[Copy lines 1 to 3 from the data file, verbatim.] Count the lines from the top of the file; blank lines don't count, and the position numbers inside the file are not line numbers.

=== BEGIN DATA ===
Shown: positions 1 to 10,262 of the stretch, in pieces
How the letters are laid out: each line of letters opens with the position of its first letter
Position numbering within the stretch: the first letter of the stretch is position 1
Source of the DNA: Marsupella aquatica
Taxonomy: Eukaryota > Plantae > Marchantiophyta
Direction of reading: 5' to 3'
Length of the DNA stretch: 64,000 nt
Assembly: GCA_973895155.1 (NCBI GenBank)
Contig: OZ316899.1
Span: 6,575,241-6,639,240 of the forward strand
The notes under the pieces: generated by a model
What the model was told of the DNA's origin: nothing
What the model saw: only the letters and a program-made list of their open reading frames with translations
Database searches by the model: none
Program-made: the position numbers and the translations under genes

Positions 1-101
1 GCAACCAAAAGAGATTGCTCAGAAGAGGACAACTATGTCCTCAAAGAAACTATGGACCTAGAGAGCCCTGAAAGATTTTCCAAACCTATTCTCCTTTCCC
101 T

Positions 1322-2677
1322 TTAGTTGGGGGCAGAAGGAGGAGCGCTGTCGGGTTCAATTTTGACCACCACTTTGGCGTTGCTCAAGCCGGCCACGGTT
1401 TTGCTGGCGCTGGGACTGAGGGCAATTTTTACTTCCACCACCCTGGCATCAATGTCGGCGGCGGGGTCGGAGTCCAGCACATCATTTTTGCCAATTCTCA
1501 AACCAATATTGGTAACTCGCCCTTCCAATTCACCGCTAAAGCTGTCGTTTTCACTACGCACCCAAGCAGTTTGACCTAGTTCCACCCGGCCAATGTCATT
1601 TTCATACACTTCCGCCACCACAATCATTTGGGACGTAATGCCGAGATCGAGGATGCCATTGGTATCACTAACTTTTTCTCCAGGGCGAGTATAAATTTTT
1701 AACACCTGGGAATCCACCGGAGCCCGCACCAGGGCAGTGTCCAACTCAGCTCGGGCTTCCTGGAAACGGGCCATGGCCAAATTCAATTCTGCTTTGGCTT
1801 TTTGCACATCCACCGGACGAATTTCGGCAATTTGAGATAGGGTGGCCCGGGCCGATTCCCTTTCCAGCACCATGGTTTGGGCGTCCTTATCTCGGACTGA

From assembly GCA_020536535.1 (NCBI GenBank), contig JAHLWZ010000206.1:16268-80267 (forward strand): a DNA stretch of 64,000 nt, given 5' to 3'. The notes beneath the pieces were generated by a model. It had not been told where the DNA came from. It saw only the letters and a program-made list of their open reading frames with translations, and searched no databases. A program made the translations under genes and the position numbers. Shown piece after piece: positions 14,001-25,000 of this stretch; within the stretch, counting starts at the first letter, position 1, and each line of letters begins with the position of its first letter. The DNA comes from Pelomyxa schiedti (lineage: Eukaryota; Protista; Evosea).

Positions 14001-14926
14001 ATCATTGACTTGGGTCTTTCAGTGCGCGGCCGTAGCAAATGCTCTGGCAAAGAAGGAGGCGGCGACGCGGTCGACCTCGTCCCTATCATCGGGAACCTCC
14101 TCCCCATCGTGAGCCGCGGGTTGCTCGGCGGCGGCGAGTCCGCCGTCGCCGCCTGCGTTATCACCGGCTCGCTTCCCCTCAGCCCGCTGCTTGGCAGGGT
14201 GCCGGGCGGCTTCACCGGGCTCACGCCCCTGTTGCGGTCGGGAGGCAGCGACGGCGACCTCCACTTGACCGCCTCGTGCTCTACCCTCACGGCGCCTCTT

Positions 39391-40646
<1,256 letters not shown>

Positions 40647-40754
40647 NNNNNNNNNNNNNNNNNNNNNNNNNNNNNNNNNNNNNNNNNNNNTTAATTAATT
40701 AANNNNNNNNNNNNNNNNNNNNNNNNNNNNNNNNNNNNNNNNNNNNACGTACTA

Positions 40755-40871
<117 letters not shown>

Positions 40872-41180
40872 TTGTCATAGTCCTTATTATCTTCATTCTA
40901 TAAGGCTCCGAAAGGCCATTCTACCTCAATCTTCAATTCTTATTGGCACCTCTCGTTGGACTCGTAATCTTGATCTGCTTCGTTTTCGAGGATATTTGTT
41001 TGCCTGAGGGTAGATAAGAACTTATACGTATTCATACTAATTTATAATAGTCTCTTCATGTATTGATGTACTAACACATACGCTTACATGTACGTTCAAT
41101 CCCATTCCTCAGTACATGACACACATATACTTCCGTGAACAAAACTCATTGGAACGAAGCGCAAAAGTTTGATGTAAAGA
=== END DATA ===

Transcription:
Shown: positions 1 to 10,262 of the stretch, in pieces
How the letters are laid out: each line of letters opens with the position of its first letter
Position numbering within the stretch: the first letter of the stretch is position 1